- Hand mixer or a stand mixer. To get the right dough consistency you’ll need to use a mixer. When creaming together the butter and brown sugar, we’re looking for a thick and creamy mixture similar in consistency to peanut butter. This consistency can’t be replicated with a wooden spoon.
Bakery Style Chocolate Cookie Tips
- Don’t substitute ingredients. This cookie recipe has been tested (and re-tested some more!). For best results, follow the recipe carefully using the right ingredients. I know there are some unique ingredients called for, but I recommend using those ingredients instead of trying random substitutes. Baking is finicky — it’s hard to say what will and won’t work out in place of what has been tested.
- Use your favorite chocolatechips. We love a combination of semi-sweet and milk chocolate chips in these cookies, but use your favorite — semi-sweet, dark, or even white would all work great.
- Add a sprinkle of sea salt. For the perfect salty-sweet treat and contrast against the richness of the chocolate cookie, add a sprinkle of sea salt flakes — yum! If you aren’t a fan of salted cookies, these are still plenty delicious without the salt!
- Don’t skip or shorten the chilling time. Not only does the dough become more flavorful as it sits, but the chill time is also important for the texture and structure of the cookies. The chilling time ensures these cookies bake up nice and thick instead of spreading too much.
More cookie recipes
- Salted Caramel Cookiesgraham cracker cookies with a cream cheese frosting
- Magic Cookie Barswith a graham cracker crust
- Gideon’s Bakehouse Cookie Recipefamous bakery copycat recipe
- Chocolate Chip Pudding Cookieswith pudding mix in the dough
- Animal Circus CookiesFunfetti cookies with cream cheese frosting
Bakery Style Chocolate Cookies
Bakery Style Chocolate Cookies
- 1/2cupunsalted butter
- 3/4cuplight brown sugar,tightly packed
- 1teaspoonvanilla extract
- 1/2teaspoon each:cornstarch, baking soda, fine sea salt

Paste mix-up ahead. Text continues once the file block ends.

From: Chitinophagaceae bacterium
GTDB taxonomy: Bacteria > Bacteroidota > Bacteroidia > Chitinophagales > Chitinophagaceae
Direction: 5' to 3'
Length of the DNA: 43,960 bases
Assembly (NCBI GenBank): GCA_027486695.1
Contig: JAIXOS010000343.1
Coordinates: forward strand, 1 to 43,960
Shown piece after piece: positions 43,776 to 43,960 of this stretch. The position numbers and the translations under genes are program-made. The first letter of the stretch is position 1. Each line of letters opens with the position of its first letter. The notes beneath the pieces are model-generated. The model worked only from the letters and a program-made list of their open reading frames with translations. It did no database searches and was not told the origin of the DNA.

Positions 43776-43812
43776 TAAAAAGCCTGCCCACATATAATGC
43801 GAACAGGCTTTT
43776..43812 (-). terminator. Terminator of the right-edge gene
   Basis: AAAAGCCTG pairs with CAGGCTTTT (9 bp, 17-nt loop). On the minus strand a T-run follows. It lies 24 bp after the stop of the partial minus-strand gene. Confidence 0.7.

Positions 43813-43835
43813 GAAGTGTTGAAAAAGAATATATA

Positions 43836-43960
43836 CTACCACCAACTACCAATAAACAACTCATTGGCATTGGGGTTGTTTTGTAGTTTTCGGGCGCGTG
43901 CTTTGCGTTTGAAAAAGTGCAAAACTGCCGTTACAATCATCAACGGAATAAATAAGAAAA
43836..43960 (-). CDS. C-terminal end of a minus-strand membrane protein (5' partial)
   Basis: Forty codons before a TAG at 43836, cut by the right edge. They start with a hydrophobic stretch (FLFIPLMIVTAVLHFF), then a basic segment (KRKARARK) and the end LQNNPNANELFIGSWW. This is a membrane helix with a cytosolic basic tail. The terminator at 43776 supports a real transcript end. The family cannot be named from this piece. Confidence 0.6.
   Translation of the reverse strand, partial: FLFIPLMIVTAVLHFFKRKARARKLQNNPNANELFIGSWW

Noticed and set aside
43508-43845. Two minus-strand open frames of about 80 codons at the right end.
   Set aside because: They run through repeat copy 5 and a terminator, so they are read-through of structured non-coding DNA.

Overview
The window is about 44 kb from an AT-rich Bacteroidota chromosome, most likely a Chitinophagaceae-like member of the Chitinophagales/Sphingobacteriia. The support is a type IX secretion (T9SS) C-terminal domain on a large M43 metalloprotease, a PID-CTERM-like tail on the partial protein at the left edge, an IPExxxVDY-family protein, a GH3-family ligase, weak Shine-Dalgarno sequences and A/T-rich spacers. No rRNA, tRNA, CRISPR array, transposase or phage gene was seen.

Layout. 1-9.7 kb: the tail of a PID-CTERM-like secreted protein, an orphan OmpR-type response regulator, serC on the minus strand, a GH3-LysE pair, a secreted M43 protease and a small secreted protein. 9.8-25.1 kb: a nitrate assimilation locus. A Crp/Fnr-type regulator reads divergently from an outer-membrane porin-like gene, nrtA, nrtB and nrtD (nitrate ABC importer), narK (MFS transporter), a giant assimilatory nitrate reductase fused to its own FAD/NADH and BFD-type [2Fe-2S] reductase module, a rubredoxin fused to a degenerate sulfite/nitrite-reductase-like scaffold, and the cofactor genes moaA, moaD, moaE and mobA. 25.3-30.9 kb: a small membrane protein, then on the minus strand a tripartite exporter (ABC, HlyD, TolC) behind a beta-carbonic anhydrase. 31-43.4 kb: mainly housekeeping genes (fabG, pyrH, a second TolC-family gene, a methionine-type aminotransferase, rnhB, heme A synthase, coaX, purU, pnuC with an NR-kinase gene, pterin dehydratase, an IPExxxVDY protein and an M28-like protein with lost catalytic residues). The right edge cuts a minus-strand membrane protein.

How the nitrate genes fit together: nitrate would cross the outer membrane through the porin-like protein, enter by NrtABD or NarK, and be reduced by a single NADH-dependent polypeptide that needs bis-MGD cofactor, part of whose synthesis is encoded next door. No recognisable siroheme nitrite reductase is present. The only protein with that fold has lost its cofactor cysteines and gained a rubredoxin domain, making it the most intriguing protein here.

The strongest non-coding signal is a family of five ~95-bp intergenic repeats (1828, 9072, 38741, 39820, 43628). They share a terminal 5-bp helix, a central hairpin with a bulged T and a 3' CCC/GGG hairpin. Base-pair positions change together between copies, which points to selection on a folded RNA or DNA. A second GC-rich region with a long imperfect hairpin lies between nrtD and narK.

- 1/4cupDutch-process cocoa powderNote 1
- 1/2cupcake flourNote 2
- 3/4cupall-purpose flourNote 3
- 1/2cupminiature chocolate chips
- 1cupmilk (or semi sweet) chocolate chipsNote 4
CREAM BUTTER AND SUGAR: Cut butter straight from the fridge into small cubes. In a large bowl (or stand mixer fitted with whisk attachment) add in the cubed butter and brown sugar. Beat until completely combined and ultra creamy, about 3-4 minutes. Mixture should be the consistency of peanut butter.
ADD REMAINING INGREDIENTS: Add in the egg and vanilla. Beat until combined. Add in the cornstarch, baking soda, salt, and cocoa powder. Beat until just combined, scraping down the sides with a spatula as needed. Add in the cake flour and regular flour (Note 3) and again, beat until combined. Don’t overbeat/mix the mixture. Add in the miniature and regular-sized chocolate chip. Fold the chips into the dough with a spatula. Cover the bowl tightly and refrigerate for 45 minutes up to 2 hours.
FORM COOKIE BALLS: After 45 minutes, remove the bowl from the fridge and form cookie dough balls. Each ball should be just over 4 ounces (117 grams) each. You should get 6 equal-sized balls from the dough. Roll into large balls and place on a parchment-paper-lined sheet pan or plate and return to the fridge or freezer to chill for 15 more minutes. (Note 5) Want to make smaller cookies? See Note 7
BAKE: Meanwhile, preheat the oven to 325 degrees F. Line an extra-large sheet pan with a Silplat liner (parchment paper works, but cookies bake even better on a silicone liner). Add 3 cookie dough balls to the sheet pan, leaving plenty of space in between each cookie. Bake for 13-18 minutes, erring on the side of slightly underbaking (we think they’re perfect at 15-16 minutes). They’re slightly underbaked but will firm up to a nice and fudgy/chewy cookie as they set (Note 6.) Remove from the oven and right out of the oven, press edges of the cookie inwards with the back of a metal spatula to get the perfect round bakery-style cookie. If desired, press a few extra chocolate chips into the tops of the cookies right out of the oven. Let cookies stand on the cookie sheet pan for 10-15 minutes before removing them to a cooling rack. Allow cookies to cool and finish firming up here. Repeat process with the last 3 cookies.